The unavoidable implication of Mearsheimer’s argument is that Ukraine will have to have neutrality foisted upon it by external actors. That, in turn, will require some serious intervention into the domestic politics of Ukraine—meddling that is unlikely to be well received by those being interfered with. Moreover, even if Russia and NATO do have the clout to force a settlement upon the leaders of Ukraine’s various groups, ensuring the stability of such a settlement will require constant—likely very costly—maintenance.

The stable foreign policy of any state, buffer states included, always depends upon the presence of concomitantly firm domestic-political foundations. If NATO and Russia desire that Ukraine forge a path of strict neutrality, they will be forced to ensure that Ukraine’s domestic politics is ordered towards that end: they will have to handpick their preferred leaders, ensure that these leaders have sufficient political power to remain in office, and maintain a constant guard against challengers to the status quo.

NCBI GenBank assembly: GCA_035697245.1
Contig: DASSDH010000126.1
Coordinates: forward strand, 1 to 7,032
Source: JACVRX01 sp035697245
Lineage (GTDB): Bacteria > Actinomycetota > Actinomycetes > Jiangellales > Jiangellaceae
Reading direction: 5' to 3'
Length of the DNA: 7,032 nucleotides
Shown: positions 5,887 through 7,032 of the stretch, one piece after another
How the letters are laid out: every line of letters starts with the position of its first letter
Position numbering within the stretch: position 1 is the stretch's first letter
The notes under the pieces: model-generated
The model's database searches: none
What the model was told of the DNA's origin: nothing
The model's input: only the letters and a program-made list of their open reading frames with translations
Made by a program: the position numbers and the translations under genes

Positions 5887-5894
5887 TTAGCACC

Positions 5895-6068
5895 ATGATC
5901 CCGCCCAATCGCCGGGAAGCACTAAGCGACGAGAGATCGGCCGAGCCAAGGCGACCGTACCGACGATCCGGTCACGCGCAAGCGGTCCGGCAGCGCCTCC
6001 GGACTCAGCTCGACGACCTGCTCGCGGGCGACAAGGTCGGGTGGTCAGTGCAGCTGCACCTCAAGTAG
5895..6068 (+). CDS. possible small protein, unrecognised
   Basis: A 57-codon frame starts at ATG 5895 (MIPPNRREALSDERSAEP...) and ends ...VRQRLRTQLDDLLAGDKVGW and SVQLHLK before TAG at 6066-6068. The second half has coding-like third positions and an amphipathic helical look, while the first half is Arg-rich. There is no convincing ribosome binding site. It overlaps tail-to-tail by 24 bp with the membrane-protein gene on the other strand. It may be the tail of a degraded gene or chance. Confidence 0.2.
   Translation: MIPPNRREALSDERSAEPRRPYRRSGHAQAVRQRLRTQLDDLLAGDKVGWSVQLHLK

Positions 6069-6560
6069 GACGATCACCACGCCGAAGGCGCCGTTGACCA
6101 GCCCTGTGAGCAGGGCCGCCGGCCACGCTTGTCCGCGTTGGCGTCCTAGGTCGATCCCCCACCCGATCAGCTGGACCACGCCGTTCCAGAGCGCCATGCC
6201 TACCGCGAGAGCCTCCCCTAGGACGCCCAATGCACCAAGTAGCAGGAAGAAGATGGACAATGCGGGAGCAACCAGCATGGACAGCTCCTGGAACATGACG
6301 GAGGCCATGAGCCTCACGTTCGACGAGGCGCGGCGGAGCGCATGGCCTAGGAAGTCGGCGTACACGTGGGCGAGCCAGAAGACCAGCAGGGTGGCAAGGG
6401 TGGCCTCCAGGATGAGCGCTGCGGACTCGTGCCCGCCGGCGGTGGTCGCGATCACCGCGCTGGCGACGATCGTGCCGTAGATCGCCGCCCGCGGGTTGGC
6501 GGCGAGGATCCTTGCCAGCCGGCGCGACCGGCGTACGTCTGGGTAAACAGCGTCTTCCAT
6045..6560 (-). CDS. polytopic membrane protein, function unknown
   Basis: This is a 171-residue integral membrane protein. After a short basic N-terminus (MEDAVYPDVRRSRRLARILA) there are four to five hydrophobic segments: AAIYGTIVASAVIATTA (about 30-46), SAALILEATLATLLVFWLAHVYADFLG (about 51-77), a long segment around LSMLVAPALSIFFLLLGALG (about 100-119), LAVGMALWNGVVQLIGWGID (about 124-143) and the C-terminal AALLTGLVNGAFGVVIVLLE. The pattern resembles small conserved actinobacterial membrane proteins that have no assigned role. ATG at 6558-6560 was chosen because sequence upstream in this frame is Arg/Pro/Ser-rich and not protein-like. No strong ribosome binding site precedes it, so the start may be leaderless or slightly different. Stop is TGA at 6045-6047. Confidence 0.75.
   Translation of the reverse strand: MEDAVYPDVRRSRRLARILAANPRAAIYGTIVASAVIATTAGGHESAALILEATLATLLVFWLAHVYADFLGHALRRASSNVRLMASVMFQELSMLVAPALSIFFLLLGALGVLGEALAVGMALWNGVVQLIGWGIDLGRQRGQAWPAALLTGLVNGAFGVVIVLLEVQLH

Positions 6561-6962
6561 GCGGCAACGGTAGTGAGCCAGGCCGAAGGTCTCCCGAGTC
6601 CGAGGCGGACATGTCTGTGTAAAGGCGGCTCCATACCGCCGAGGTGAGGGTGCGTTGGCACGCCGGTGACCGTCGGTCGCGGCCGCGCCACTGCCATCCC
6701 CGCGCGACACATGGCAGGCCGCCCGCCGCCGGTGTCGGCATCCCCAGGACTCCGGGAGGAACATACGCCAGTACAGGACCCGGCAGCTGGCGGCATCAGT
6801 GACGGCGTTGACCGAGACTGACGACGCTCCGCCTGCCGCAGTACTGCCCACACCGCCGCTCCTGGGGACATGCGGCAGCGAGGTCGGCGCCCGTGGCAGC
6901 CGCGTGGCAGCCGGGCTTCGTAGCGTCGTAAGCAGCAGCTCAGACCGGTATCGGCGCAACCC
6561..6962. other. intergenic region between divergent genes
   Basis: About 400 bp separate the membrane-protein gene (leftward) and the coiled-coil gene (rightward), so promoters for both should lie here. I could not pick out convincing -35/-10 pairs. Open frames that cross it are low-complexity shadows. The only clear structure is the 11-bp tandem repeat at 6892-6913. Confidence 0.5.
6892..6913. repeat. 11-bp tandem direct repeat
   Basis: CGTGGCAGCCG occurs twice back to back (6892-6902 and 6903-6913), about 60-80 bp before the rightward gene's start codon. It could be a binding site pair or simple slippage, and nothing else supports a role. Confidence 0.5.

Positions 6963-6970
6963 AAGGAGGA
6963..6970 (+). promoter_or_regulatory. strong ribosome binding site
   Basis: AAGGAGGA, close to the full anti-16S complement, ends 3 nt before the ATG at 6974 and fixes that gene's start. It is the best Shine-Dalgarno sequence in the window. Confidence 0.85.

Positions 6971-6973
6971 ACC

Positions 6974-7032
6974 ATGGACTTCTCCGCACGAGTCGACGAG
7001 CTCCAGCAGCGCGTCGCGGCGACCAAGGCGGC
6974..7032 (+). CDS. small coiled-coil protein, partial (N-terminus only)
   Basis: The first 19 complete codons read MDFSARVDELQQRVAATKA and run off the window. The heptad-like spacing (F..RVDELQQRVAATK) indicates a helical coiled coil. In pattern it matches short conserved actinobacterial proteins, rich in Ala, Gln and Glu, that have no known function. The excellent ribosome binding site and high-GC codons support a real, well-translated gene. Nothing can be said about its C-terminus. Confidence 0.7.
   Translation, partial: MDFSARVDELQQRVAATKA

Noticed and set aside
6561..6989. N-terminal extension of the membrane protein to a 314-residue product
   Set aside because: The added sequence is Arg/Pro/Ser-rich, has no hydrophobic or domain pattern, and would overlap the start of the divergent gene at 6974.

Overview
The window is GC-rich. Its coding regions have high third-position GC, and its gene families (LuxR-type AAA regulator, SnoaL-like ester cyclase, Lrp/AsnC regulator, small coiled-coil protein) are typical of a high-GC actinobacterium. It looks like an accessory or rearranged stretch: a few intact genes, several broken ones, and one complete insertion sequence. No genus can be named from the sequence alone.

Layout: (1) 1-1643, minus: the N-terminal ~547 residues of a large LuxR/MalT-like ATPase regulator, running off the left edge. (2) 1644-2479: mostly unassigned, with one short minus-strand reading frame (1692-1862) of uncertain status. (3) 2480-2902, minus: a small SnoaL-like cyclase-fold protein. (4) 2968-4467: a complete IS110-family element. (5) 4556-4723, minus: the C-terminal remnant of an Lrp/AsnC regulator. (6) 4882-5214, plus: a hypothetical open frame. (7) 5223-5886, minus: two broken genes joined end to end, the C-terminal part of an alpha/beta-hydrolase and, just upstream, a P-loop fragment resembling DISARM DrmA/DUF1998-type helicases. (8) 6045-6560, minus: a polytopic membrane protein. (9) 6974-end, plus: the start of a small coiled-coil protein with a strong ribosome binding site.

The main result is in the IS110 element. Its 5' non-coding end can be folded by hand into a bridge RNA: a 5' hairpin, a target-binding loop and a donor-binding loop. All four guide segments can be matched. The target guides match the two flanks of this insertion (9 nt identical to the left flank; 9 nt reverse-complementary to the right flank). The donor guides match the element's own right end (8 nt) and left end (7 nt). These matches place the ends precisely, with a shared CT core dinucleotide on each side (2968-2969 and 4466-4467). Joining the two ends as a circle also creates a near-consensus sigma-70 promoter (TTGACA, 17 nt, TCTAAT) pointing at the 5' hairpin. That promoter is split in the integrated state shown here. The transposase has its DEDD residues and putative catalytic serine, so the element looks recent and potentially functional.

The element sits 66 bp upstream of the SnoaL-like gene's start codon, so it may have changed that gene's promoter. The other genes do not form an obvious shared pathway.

Fidelity to balance of power logic may well mean that Ukraine should accept its fate as a neutral buffer between east and west as a noble sacrifice in the name of European security. Yet in a world in which the principle of self-determination still matters, and given the intense distrust and insecurity felt by people in Ukraine of all backgrounds, creating the conditions for a stable balance of power between Russia and NATO will not be easy. In the end, local actors in Ukraine will have to agree to whatever solution is to be implemented; a settlement that does not address local security concerns cannot possibly stand to serve the interests of external powers. For these reasons, the chances are slim of turning Ukraine into a permanently neutral buffer state. A solution to the country’s present instability must be found elsewhere.

An early version of this piece ran in The National Interest.